Oswald’s wallets are a key to the JFK assassination
Patterns are the key element in unmasking deep state operations because counterintelligence employs time-tested strategies to assure the success of their missions. One tool in their arsenal is planting evidence at the scene pointing toward a designated patsy. Along these lines you’ll find the pristine bullet left on JFK’s stretcher at Parkland Hospital, a driver’s license planted in a stolen car following the Charlie Hebdo assassinations in France and a passport found in the rubble of the World Trade Towers. (Although people and their clothing vaporized, a paper passport remained intact.)
Most Americans aren’t aware Lee Harvey Oswald became a suspect only after a wallet was planted at the scene of the murder of officer J.D. Tippett. This wallet became the key evidence employed to prove Oswald murdered Tippet. The wallet contained an Alek James Hidell ID card, and since the alleged murder weapon had been ordered by someone using that name, that ID became the key evidence to convince many Oswald murdered JFK as well. The wallet was discovered 40 minutes after JFK’s assassination and within minutes of its discovery, Oswald was ID’d as the primary suspect in JFK’s death. He was arrested 45 minutes after Tippet’s murder.
There was one glaring problem with this timeline, however. When Oswald was arrested at the movie theater, he refused to give a name to the arresting officers. They removed his wallet in order to ID him. Both wallets were duly entered into a chain of custody, yet only one wallet was sent to Washington DC, while the other remained buried in Dallas at the police station and would not be uncovered for decades.
Prior to the assassination, someone was going around Dallas posing as Oswald, planting evidence. Foremost among these ops was one staged at a shooting range where Oswald talked of killing Kennedy. Obviously, this Oswald poser carried a set of Oswald IDs and it was this wallet that appeared at the scene of the Tippet murder. While none of the witnesses mentioned a wallet (and one of them used Tippet’s radio to call for help), after the ambulance and police and a news crew showed up, some anonymous person handed a wallet to the arriving officer saying it had been “left at the scene.” Also found were four spent cartridges from Oswald’s revolver. In other words, we are expected to believe Oswald shot Tippet, then calmly emptied his revolver cartridges and tossed his wallet on the ground so police would have the evidence needed to convict him.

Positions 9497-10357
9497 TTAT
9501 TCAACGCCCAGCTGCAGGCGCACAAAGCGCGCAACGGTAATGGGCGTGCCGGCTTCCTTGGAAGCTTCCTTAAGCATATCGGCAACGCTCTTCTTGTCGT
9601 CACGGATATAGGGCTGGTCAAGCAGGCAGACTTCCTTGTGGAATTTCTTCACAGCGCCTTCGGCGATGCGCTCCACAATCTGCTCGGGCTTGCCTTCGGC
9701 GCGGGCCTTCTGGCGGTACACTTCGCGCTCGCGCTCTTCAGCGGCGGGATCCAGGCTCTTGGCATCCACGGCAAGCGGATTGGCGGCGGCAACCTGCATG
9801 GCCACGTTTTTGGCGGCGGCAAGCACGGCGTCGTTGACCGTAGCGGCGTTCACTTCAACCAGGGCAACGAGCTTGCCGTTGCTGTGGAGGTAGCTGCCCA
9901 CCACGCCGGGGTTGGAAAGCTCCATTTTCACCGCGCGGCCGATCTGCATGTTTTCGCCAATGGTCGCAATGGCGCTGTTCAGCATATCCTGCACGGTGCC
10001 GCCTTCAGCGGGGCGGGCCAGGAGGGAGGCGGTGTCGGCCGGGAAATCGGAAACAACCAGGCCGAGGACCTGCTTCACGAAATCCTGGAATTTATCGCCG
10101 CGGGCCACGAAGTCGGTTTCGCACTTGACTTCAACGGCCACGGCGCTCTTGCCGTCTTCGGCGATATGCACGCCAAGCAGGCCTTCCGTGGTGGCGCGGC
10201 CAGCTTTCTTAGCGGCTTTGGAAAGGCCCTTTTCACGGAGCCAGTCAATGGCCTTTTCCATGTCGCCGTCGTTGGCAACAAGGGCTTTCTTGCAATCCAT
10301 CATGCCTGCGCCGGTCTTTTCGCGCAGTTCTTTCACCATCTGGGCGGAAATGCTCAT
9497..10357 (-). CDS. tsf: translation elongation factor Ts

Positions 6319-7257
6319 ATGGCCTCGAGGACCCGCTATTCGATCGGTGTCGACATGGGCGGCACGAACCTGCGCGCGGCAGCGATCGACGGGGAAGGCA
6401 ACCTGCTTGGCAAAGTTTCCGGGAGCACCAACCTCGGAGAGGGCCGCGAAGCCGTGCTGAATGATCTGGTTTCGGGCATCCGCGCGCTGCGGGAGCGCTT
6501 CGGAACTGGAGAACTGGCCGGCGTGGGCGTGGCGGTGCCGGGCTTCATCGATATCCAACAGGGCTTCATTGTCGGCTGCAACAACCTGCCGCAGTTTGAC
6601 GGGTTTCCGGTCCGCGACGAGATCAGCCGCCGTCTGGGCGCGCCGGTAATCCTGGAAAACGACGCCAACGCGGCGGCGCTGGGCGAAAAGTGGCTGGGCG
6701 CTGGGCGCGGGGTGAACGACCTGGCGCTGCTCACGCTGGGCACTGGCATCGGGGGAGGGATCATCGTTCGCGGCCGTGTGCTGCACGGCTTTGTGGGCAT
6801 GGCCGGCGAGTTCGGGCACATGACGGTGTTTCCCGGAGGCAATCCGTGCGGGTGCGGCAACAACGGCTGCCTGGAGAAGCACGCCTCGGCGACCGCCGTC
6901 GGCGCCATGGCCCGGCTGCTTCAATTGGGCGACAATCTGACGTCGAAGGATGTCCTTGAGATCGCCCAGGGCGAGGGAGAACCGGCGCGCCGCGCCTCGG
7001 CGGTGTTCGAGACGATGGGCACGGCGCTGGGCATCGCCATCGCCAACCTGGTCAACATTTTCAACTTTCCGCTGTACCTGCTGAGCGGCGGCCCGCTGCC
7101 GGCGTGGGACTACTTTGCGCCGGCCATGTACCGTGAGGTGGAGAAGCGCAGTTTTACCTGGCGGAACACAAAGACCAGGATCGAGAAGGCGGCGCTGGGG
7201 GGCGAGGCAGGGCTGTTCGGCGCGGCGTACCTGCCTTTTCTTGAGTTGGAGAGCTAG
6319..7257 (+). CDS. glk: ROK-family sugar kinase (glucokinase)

Meanwhile, when Oswald was booked his hands showed no evidence of firing a weapon and it was a Mauser that was initially discovered inside the School Book Depository, not the Mannlicher Carcano ordered by Alek Hidell. They were able to substitute in the Carcano and it was tested for fingerprints, but had none. Fortunately, when tested later, after Oswald’s murder, a palm print matching Oswald’s was found, leading to speculation that print had been taken off a corpse.